This is part two of my series on post-apocalyptic inspiration for a role-playing campaigns.
David Gerrold wrote the original “Star Trek” episode “The Trouble with Tribbles” and “The Martian Child” which won the Hugo award a few years back, but he also wrote the excellent “Cthorr” series. The “Cthorr” series is a brutal, grinding tale of earth after apocalyptic plagues and an alien invasion.
Now an alien invasion is hardly original, but the method of invasion struck me as novel; ecological warfare.
The “Cthorr” series does not have any bipedal gray aliens with death rays blasting the White House or flying saucers. In fact, there is no clear intelligence behind the invasion at all. The invasion is subtle and starts literally at ground level. New plants and small animals appear in the wilds, reported only by ecologists and hikers. Over time these species begin to supplant the native flora and fauna. With these new species came a series of plagues that killed billions and gave the new ecosystem time to develop. Over the space of a few years, larger and more aggressive species appeared that waged direct warfare on humanity. The title of the series “Cthorr” is the odd noise made by giant fuzzy pink worms that eat people at an alarming rate. The ecology is extremely well-defined with its own internal logic. A great deal of thought went in to the ecological design for the books and it shows.
The story develops through the eyes of Jim McCarthy, scientist and soldier on the front lines. Like most people in the series, Jim has some mental issues from all of the horrors. It is made very clear by his interactions with both “normal” people and various fringe groups that even if the war ended tomorrow, everyone is tremendously damaged mentally by the experience. .
This damage extends to the society as a whole, with some countries becoming little more than dictatorships and the military restructuring society to fight the war. It is details regarding government and society as a whole that really impressed me.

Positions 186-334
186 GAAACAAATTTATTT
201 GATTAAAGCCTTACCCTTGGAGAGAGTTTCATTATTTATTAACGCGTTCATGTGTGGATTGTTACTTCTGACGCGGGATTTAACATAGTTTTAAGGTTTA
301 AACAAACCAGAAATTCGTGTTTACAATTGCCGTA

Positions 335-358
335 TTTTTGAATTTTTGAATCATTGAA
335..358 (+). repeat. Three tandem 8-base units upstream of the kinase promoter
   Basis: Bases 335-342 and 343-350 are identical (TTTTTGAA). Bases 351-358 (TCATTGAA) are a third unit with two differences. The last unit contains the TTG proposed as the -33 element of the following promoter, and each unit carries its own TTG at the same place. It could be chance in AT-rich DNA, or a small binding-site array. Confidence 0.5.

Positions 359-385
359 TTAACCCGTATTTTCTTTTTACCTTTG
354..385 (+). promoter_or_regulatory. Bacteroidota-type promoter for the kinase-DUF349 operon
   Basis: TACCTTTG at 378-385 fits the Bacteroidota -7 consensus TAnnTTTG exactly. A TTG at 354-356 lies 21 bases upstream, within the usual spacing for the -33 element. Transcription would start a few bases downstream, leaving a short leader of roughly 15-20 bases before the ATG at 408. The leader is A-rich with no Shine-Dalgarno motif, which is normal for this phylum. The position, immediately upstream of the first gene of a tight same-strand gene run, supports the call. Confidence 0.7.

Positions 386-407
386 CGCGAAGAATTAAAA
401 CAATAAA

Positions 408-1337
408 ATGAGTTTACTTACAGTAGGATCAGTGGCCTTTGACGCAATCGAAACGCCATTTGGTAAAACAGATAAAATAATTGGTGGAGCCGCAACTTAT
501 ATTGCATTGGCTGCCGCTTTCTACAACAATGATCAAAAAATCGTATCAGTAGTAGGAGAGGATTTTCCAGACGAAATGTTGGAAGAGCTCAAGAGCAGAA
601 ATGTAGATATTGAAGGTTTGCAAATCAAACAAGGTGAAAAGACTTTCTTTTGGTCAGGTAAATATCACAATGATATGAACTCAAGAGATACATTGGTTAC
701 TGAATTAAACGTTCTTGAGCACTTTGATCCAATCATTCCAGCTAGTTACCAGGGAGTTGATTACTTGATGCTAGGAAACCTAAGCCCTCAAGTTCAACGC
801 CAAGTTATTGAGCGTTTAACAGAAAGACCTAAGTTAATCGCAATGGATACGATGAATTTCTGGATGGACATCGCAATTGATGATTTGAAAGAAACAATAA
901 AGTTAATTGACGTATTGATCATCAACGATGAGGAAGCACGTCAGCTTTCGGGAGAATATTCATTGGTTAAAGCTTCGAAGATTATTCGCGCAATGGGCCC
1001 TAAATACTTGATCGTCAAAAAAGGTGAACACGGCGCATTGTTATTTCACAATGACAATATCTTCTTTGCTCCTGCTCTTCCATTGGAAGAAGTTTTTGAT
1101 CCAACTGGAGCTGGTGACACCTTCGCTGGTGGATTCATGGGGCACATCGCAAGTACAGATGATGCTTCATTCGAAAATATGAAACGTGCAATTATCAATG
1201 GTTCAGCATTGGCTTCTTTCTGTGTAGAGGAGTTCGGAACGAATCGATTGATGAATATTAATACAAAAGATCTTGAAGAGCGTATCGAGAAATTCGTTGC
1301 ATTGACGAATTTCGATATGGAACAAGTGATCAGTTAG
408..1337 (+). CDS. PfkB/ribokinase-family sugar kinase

Gerrold also has a fun take on telepathy that is both amusing and slightly menacing in the series. A small part of the story, but I think it will have growing importance later in the series. There are two more book in the series that should come out soon, but they do not have a release date yet.
Yes, there is a GURPS supplement for the “Cthorr” series written by C.J. Carella. I have a copy and while adequate, it is lacking in some areas. It does not really get the “we are really, really screwed” feeling of the books across very well and leans a bit too much toward the “pulp” genre for my liking. It is also long out of print and relatively difficult to find. Even with its defects it does have a nice bestiary for a campaign. Worth picking up as reference, but still read the original books for the whole experience.
Fair warning, this series is brutal and contains some fairly graphic sex and violence. Still, it is one of the best descriptions yet of a near-future world fending off an alien invasion I have ever read.
There are currently four books in the series, listed below, with two more on the way. I suggest you check them out if you run any “Gamma World” or “Mutant Future” games, they are a great resource.
Trask, The Last Tyromancer